Here’s a second thought experiment, for people who work at Universities. At any University, there are many interesting talks happening every week. For me, at least a couple of those talks each week are faculty candidates, which I am highly encouraged to attend. Now, they’re all on-line. How many of those did you attend when they were face-to-face, and how many do you attend on-line? My guess is that both are small numbers, but I’ll bet that the face-to-face number is at least double the on-line number. Other people see that you’re there face-to-face. There are snacks and people to visit with face-to-face. The incentives are far fewer on-line.

On-line learning is unlikely to ever be as effective as face-to-face learning. Yes, we can design great on-line learning, but we do that fighting against how most humans learn most things. Studies that show on-line learning to be as effective (or even more effective) than face-to-face classes are holding all other variables equal. But holding all other variables equal takes real effort! To get people to show up just as much, to give people as much (or more) feedback, and to make sure that the demographics of the class stay the same on-line or face-to-face — that takes significant effort which is invisible in the studies that are trying to just ask face-to-face vs on-line. The reality is that education is an economic endeavor. Yes, you can get similar learning outcomes, at a pretty high cost. At exactly the same cost, you’re unlikely to get the same learning outcomes.

We are wired to show-up and learn from face-to-face events. I would love for all of us to be better self-regulated learners, to be better at learning from books and from lecture. But we’re not Econs, we’re Humans (to use the Richard Thaler distinction). We need incentives. We need prompts to reflect, like peer instruction. We need to see and be seen, and not just through a small box on a 2-D screen.

May 11, 2020 at 7:00 am 19 comments

Why are CS students so hard to nudge? A theory for why it’s so hard to promote a growth mindset in CS1

Pearson took a lot of heat recently for trying to improve students’ mindset in My Programming Lab.  I’m slightly worried about the ethics of their “embedded experiment.” I’m more worried that it didn’t work.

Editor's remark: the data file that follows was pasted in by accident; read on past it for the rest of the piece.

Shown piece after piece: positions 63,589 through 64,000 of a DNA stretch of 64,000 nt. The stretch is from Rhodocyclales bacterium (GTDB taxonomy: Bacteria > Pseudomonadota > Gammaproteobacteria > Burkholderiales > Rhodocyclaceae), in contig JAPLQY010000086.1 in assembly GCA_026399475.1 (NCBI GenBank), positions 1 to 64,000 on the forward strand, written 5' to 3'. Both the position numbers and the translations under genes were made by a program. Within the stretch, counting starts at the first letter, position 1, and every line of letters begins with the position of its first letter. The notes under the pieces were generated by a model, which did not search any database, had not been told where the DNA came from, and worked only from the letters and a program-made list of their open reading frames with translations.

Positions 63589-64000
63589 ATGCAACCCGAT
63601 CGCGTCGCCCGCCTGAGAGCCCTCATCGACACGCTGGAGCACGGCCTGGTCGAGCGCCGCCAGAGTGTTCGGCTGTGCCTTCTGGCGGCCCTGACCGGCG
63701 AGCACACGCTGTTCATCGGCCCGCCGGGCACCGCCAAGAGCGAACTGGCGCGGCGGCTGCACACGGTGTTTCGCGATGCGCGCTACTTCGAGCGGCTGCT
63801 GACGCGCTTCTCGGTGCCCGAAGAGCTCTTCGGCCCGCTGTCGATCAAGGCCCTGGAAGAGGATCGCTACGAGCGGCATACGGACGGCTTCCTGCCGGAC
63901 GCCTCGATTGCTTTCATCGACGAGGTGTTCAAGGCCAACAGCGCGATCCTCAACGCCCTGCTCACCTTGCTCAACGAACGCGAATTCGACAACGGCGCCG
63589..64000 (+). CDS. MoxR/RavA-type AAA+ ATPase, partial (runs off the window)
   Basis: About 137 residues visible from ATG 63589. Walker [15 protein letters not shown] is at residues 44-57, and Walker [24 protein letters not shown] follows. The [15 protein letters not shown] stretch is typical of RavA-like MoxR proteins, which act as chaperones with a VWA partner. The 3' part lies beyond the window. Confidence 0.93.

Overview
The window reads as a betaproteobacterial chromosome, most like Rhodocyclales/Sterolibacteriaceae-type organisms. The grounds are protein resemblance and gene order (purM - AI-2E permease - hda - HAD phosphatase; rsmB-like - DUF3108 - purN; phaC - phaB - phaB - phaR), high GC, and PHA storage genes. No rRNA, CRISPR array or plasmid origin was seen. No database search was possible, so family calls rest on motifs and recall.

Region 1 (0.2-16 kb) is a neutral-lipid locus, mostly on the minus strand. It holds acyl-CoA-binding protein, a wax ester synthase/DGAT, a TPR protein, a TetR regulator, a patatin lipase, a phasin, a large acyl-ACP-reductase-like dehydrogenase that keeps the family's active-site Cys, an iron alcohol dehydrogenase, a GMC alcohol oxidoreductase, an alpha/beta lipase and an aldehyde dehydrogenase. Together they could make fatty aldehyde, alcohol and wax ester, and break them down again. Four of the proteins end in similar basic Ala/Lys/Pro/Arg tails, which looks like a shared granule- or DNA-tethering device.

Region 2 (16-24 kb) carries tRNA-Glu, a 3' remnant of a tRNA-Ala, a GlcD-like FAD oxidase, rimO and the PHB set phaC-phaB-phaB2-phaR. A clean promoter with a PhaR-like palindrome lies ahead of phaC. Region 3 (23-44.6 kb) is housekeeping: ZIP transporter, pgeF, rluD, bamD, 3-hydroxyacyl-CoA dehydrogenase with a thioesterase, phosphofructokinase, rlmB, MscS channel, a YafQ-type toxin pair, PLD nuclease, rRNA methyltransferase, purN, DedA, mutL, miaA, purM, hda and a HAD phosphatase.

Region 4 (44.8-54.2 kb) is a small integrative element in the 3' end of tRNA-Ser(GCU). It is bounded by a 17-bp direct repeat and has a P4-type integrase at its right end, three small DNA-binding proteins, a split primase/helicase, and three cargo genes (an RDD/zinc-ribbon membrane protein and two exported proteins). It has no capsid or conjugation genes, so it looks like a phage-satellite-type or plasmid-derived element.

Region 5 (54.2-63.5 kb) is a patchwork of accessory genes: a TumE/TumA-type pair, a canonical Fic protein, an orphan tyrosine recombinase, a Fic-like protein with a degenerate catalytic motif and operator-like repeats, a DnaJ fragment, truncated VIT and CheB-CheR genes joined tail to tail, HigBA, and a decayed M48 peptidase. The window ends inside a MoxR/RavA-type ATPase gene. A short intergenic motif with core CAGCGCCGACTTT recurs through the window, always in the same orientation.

Titled “Embedding Research-Inspired Innovations in EdTech: An RCT of Social-Psychological Interventions, at Scale,” the study placed 9,000 students using MyLab Programming into three groups, each receiving different messages from the software as they attempted to solve questions. Some students received “growth-mindset messages,” while others received “anchoring of effect” messages. (A third control group received no messaging at all.) The intent was to see if such messages encouraged students to solve more problems. Neither the students nor the professors were ever informed of the experiment, raising concerns of consent.

The “growth mindset messages” emphasized that learning a skill is a lengthy process, cautioning students offering wrong answers not to expect immediate success. One example: “No one is born a great programmer. Success takes hours and hours of practice.” “Anchoring of effect” messages told students how much effort is required to solve problems, such as: “Some students tried this question 26 times! Don’t worry if it takes you a few tries to get it right.”

As Education Week reports, the interventions offered seemingly no benefit to the students. Students who received no special messages attempted to solve more problems (212) than students in either the growth-mindset (174) or anchoring groups (156). The researchers emphasized this could have been due any of a variety of factors, as the software is used differently in different schools.

Source: Pearson Embedded a ‘Social-Psychological’ Experiment in Students’ Educational Software [Updated]

Beth Simon and her colleagues tried a similar experiment, reported at ICER 2008.  They did get informed consent.  They tried a similar kind of “nudge” to get students to adopt a growth mindset.  It didn’t work for Beth et al., either.

I advised Kantwon Rogers’ MS in HCI project, where he tried to nudge CS1 students (both on-line and off-line) to have a greater sense of “belongingness” in CS.  Similar to these previous studies, he sent email prompts to students — some just encouraged study skills, and others promoted a sense that they belongs and could succeed in CS.  In almost all of his conditions, belongingness dropped.